WINCHESTER is set to become one of the lowest carbon emitting universities in the UK following a £3.1 million grant.

The money from the Public Sector Decarbonisation Scheme (PSDS) signals the start of a major capital investment programme by the uni in innovative low carbon plant and equipment.

Phase 1 will see the replacement of 35 gas boilers with low energy heat pumps; a lighting upgrade to replace existing older-style lighting with low energy LEDs; an upgrade to the Building Management System to optimise energy consumption in buildings; and the installation of two large solar photovoltaic arrays designed to produce on-site generation of electricity at peak times.

"Once installed, the low carbon plant and equipment will support savings of over 500 tonnes of carbon dioxide a year, with Scope 1 and 2 emissions falling to almost zero, which equals financial savings of up to £100k," said Gavin Hunter, Chief Operating Officer at the University of Winchester.

"Winchester is the only UK university to be awarded PSDS funding in the first round. The grant underlines the significant progress the University has made since 2006 when we began to move away from fossil fuels and invest in energy efficiency measures, installed renewables, switched to electric vehicles and purchased renewable electricity and gas. As the University for sustainability and social justice, we are proud to have been an early adopter within the higher education sector taking action to reduce our environmental impact."

Mat Jane, Head of Environment and Building Services at the University, added: "Our target to be carbon net zero by 2025 is ambitious, given many companies are targeting 2030 and the Government's goal is 2050. Not taking into account purchasing renewable energy, the University has reduced its carbon footprint by 65 per cent relative to the size of the estate to date, which is a huge achievement, but there is much more work to do."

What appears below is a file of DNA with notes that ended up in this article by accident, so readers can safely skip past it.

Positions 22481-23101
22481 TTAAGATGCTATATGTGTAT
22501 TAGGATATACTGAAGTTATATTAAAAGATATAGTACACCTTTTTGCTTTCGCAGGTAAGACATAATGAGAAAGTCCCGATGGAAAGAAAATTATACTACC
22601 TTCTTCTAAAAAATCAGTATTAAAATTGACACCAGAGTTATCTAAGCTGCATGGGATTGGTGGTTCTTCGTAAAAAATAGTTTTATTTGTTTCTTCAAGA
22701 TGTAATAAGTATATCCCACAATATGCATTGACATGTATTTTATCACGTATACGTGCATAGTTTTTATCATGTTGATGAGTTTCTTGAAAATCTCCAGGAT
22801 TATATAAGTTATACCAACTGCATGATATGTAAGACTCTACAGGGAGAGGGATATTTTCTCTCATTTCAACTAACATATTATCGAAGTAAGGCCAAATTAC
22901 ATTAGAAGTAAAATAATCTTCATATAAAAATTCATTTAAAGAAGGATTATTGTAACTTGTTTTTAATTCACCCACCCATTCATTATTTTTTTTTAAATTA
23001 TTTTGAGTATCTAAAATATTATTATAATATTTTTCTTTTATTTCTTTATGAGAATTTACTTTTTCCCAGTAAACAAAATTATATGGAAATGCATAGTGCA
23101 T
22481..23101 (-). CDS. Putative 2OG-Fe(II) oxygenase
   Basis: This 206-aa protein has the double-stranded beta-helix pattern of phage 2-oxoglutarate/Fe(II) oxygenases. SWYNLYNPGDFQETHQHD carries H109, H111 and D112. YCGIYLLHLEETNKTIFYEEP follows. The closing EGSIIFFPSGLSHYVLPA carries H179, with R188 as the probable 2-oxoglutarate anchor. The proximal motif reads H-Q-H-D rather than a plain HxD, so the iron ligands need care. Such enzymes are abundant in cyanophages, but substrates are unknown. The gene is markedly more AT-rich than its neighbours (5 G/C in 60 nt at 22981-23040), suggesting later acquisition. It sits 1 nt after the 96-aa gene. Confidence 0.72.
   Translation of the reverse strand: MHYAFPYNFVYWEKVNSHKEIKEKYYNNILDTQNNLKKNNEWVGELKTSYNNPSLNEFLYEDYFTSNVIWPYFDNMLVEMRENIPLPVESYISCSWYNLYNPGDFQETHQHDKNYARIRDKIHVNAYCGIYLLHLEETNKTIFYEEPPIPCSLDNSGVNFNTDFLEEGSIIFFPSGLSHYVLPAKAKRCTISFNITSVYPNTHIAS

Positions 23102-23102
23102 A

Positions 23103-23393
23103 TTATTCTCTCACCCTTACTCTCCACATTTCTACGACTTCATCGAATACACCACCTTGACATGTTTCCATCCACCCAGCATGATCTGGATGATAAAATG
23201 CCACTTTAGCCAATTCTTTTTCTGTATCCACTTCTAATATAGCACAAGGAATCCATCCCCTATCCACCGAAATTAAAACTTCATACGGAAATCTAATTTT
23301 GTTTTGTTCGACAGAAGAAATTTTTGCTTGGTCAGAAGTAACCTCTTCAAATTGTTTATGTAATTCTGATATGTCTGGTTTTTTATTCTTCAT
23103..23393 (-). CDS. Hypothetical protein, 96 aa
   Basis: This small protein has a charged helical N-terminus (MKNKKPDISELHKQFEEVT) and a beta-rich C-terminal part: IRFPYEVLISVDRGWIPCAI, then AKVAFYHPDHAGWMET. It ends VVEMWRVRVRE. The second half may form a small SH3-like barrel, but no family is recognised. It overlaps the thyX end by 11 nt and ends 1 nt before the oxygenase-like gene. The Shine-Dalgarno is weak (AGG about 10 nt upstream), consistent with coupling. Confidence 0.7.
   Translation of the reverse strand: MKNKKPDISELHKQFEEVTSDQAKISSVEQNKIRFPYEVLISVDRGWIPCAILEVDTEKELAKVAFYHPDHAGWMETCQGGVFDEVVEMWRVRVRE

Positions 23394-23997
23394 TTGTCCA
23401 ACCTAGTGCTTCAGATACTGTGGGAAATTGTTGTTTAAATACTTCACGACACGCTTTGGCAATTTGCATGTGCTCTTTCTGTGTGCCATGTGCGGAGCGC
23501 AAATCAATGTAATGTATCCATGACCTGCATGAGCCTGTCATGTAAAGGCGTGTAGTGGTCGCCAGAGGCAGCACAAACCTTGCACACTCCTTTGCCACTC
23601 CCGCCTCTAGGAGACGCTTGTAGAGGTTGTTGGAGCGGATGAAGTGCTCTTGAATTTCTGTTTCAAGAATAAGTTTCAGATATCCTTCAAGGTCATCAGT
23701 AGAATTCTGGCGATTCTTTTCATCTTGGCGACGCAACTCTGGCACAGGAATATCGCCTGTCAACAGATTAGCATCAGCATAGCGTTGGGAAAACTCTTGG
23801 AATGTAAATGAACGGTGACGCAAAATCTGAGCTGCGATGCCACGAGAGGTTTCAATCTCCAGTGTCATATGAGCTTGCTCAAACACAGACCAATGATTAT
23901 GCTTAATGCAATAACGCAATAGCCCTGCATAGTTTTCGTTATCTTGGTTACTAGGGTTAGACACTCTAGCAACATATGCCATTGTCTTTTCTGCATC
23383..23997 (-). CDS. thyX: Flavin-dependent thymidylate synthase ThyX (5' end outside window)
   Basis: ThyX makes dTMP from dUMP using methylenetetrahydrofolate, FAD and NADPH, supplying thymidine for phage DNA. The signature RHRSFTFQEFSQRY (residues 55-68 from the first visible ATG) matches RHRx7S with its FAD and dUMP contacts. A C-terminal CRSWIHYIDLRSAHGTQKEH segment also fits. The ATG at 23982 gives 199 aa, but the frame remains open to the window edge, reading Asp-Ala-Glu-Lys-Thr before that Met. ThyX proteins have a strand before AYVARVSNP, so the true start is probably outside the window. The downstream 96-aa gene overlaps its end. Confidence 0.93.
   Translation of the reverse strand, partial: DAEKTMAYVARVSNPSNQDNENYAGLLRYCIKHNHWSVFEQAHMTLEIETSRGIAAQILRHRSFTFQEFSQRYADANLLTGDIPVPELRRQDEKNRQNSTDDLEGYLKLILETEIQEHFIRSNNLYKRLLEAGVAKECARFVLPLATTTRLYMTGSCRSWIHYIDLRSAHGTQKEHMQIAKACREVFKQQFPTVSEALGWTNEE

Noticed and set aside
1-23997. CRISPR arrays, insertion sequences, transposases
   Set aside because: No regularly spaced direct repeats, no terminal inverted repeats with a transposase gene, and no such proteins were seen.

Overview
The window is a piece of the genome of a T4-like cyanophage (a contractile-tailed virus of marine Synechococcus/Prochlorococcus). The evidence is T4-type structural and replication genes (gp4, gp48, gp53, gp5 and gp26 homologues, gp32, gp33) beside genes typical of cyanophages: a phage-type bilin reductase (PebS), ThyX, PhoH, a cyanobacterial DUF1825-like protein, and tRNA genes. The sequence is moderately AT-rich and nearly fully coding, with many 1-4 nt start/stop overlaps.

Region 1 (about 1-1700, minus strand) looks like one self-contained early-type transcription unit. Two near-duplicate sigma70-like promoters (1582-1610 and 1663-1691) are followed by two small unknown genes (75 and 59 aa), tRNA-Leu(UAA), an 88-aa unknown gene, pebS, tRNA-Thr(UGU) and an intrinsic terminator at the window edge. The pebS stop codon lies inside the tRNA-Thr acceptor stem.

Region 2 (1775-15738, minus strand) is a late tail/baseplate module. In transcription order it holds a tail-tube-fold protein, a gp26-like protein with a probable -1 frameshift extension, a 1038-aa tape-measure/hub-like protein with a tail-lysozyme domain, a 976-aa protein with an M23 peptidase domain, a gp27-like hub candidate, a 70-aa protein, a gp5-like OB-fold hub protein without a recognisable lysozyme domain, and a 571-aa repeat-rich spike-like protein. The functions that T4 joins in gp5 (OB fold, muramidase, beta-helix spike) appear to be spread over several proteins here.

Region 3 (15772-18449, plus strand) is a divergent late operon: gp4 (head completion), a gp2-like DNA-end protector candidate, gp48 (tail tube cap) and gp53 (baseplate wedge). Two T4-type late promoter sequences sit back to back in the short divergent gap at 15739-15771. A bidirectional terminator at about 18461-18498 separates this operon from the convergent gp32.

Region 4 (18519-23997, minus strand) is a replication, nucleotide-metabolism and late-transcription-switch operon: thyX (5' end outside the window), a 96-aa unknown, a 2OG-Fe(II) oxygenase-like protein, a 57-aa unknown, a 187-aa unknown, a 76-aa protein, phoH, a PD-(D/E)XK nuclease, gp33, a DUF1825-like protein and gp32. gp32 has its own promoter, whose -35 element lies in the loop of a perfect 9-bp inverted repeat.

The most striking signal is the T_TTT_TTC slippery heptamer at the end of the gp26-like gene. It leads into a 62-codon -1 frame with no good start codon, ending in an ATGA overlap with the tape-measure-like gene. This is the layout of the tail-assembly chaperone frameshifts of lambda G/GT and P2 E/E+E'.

The new low carbon plant and equipment will save a total of 2,702,353 kW a year – equivalent to 13 cars driven for one year or 2,450 propane cylinders burned.

Chris Ronketti, Director at Carbon Intelligence, said: "Investment in low carbon heat and energy infrastructure will be essential to meeting the UK's target of reaching zero emissions in buildings by 2050. This successful grant application involved long-term asset thinking, integrating carbon into the decision-making process. It has been a pleasure working with the team at University of Winchester as they take the last steps to achieve fossil fuel-free status."

Kirsty Adamson, Programme Manager at Salix, which provides Government funding to the public sector to improve energy efficiency, reduce carbon emissions and lower energy bills, added: "We're delighted to be supporting the University of Winchester with their PSDS carbon reduction project. The project demonstrates the University's commitment to decarbonise their estate by reducing the overall energy demand of their buildings and switching away from fossil fuel-based heating systems. We are looking forward to continuing our relationship with the University and supporting them with their Net Zero plans."